The Mid-Maine Homeless Shelter wants to buy this vacant building at 8 Highwood St. in Waterville and turn it into apartments. The City Council on Tuesday, though, couldn’t muster the supermajority needed to rezone the land to allow for a development benefiting seniors and disabled adults with families. Though the vote was 4-3 in favor, a supermajority requires five votes. Rich Abrahamson/Morning Sentinel file

WATERVILLE — A failed bid to rezone a Highwood Street property to allow for housing pitted city councilors against each other this week and prompted the council chairwoman to say it is a step backward in the city’s efforts to alleviate a housing crisis.

The Mid-Maine Homeless Shelter wants to buy the vacant office building and turn it into mostly apartments for seniors and disabled adults with families, as well as some temporary emergency units for homeless people, but the rezoning is necessary to do so. The Planning Board earlier recommended the council rezone the site at 8 Highwood St.

After a long discussion, the council voted 4-3 to approve the rezoning, but it requires a supermajority vote of at least five councilors to pass. It also requires two council votes and only one could be taken Tuesday. But since the request failed, there will not be a second vote.

Chairwoman Rebecca Green, D-Ward 4, who also chairs the Waterville Housing Committee, said she was disappointed in the council.

“I think it’s a huge mistake,” she said, “and I don’t know how this council thinks we’re going to make progress on our housing issue if we can’t pass a project like that which is so well thought out, which came to us from the Planning Board, vetted with input from the community. I just don’t know what to say. I’m very disappointed.”

She and Councilors Flavia DeBrito, D-Ward 2, Thomas Klepach, D-Ward 3, and Claude Francke, D-Ward 6, voted to approve the rezoning. Councilors Mike Morris, D-Ward 1, Rick Foss, R-Ward 5, and Tom McCormick, who represents Ward 7 as an independent, voted against. The property is located in Morris’ ward.


Two people who live near the site expressed concern that tenants in the apartment building would be able to see into windows of a nearby home. Brian Watson, the homeless shelter’s building committee chairman, said there are ways to mitigate that, including by using translucent glass in windows.

Morris said there were too many unanswered questions about the project and no real solution for buffers at the site.

“I love the thought of this — I really do,” he said. “I don’t like the location. I think that we have a responsibility to citizens and people that live in the community.”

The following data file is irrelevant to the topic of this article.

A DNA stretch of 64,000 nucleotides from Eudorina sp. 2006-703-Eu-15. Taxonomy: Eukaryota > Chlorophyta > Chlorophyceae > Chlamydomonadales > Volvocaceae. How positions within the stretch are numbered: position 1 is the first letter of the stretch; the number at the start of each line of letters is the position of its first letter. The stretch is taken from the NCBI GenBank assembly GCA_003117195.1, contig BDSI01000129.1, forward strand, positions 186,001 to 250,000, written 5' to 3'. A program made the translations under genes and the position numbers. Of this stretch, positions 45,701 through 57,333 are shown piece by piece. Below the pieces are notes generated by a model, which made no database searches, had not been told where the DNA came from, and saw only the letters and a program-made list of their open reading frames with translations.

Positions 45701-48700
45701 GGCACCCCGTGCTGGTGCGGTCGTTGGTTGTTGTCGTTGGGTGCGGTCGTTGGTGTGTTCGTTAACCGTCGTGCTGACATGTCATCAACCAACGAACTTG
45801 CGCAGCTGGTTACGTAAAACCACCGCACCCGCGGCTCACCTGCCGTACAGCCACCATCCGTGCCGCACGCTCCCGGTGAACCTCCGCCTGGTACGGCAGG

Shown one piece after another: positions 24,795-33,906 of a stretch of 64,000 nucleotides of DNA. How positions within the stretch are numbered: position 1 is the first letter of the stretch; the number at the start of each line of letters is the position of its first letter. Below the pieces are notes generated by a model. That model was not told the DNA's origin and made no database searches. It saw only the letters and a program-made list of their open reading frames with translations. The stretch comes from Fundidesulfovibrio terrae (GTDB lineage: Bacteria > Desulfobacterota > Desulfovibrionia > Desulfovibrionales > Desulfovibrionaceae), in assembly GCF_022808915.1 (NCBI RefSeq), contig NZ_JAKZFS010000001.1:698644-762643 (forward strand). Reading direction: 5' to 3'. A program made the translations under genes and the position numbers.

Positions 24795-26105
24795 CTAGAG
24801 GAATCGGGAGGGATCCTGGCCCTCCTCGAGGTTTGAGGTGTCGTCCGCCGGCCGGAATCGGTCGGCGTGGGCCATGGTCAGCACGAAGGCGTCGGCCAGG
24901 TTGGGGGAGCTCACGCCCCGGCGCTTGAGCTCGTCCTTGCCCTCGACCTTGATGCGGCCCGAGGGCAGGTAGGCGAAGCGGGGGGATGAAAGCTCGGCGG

Foss agreed with Morris that “it’s a great idea,” but he didn’t want to see the city get into another situation like that of the former Sacred Heart Catholic Church property where an events center was proposed but neighbors objected. In that case, unlike with the Highwood Street property, the Planning Board did not recommend rezoning.

Mayor Jay Coelho urged the parties to discuss and find solutions to the Highwood Street issue. Foss said the council could give the parties a “couple more weeks” to work it out.

Katie Spencer White, the homeless shelter’s executive director, said she hopes to get Maine Housing Authority funds for the project, estimated to cost between $10 million and $15 million, and if the property is not rezoned, it could lose funding to larger cities such as Bangor and Portland. The shelter has raised other money and hopes to get some federal COVID-19 relief funds for the project as well.


Green asked White if the project could still move forward if the council tabled the request for two weeks. White said it could not, as a final bid must be in to Maine Housing by the second week in June, and the shelter has an option to purchase the Highwood property that ends on May 28.

After the vote, Coelho expressed dismay with the decision.

“I hope the elderly people in our community can find a place to live,” he said.

Planning Board Chairwoman Samantha Burdick also objected to the outcome.

“I’m very disappointed in this council — just so I’ve gotten that off my chest,” she said.

Foss, meanwhile, criticized those who insisted on voting Tuesday, saying they could have waited another two weeks, “but we wanted to ram it down the agenda and be done with it.”


He said all councilors want such projects. “We just didn’t want to knee-jerk it, OK? We’ve done that before.”

Green said she didn’t know what Foss was talking about.

“I think the discussion’s over,” she said. “The vote’s done.”

A first vote to approve the rezoning would have kept the matter alive, Green said, adding that it seemed to her there was a “complete unwillingness to be open” about the project. Foss interrupted, saying he would make a motion to adjourn the meeting.

“No, I’m still talking,” Green shot back.

City Manager Steve Daly said Wednesday that the idea of the council reconsidering the matter was being discussed. He said for the council to reconsider, a councilor who voted to reject the rezoning would have to request it be brought back up.

In other matters, the council voted to approve rezoning 5 Middle St. and part of 72 Pleasant St. to allow for Ware-Butler Building Supply to use the office on the former Sacred Heart Catholic Church property for its corporate offices and to also use the parking lot for storing materials.

Klepach said he wanted to recognize, by name, the city workers who treated more than 1,000 trees in the city for browntail moth within a 1 1/2 week period. They are crew leader Sam Green and Steve Buzzell, Shawn Stetson, Chad Glidden, Kyle Jordan and Jay Jordan.

The council also voted to approve an agreement with the Alfond Youth & Community Center to staff and operate the municipal pool and do the programming and marketing. The city will continue to maintain it.

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